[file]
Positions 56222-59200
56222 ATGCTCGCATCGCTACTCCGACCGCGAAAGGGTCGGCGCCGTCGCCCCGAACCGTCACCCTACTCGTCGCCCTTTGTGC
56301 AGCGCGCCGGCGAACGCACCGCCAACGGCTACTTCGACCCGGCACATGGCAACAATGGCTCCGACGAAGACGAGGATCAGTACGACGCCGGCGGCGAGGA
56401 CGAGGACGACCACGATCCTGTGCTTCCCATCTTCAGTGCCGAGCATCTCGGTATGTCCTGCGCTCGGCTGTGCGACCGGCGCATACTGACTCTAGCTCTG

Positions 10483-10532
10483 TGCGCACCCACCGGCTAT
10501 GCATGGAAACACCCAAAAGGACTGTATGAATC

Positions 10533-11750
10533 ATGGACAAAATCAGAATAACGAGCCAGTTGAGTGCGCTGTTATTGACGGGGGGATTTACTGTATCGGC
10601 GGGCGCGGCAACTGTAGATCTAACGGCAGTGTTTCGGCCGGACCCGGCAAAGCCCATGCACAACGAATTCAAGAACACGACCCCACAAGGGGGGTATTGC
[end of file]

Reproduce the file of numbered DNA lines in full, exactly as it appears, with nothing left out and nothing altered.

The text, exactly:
Positions 56222-59200
56222 ATGCTCGCATCGCTACTCCGACCGCGAAAGGGTCGGCGCCGTCGCCCCGAACCGTCACCCTACTCGTCGCCCTTTGTGC
56301 AGCGCGCCGGCGAACGCACCGCCAACGGCTACTTCGACCCGGCACATGGCAACAATGGCTCCGACGAAGACGAGGATCAGTACGACGCCGGCGGCGAGGA
56401 CGAGGACGACCACGATCCTGTGCTTCCCATCTTCAGTGCCGAGCATCTCGGTATGTCCTGCGCTCGGCTGTGCGACCGGCGCATACTGACTCTAGCTCTG

Positions 10483-10532
10483 TGCGCACCCACCGGCTAT
10501 GCATGGAAACACCCAAAAGGACTGTATGAATC

Positions 10533-11750
10533 ATGGACAAAATCAGAATAACGAGCCAGTTGAGTGCGCTGTTATTGACGGGGGGATTTACTGTATCGGC
10601 GGGCGCGGCAACTGTAGATCTAACGGCAGTGTTTCGGCCGGACCCGGCAAAGCCCATGCACAACGAATTCAAGAACACGACCCCACAAGGGGGGTATTGC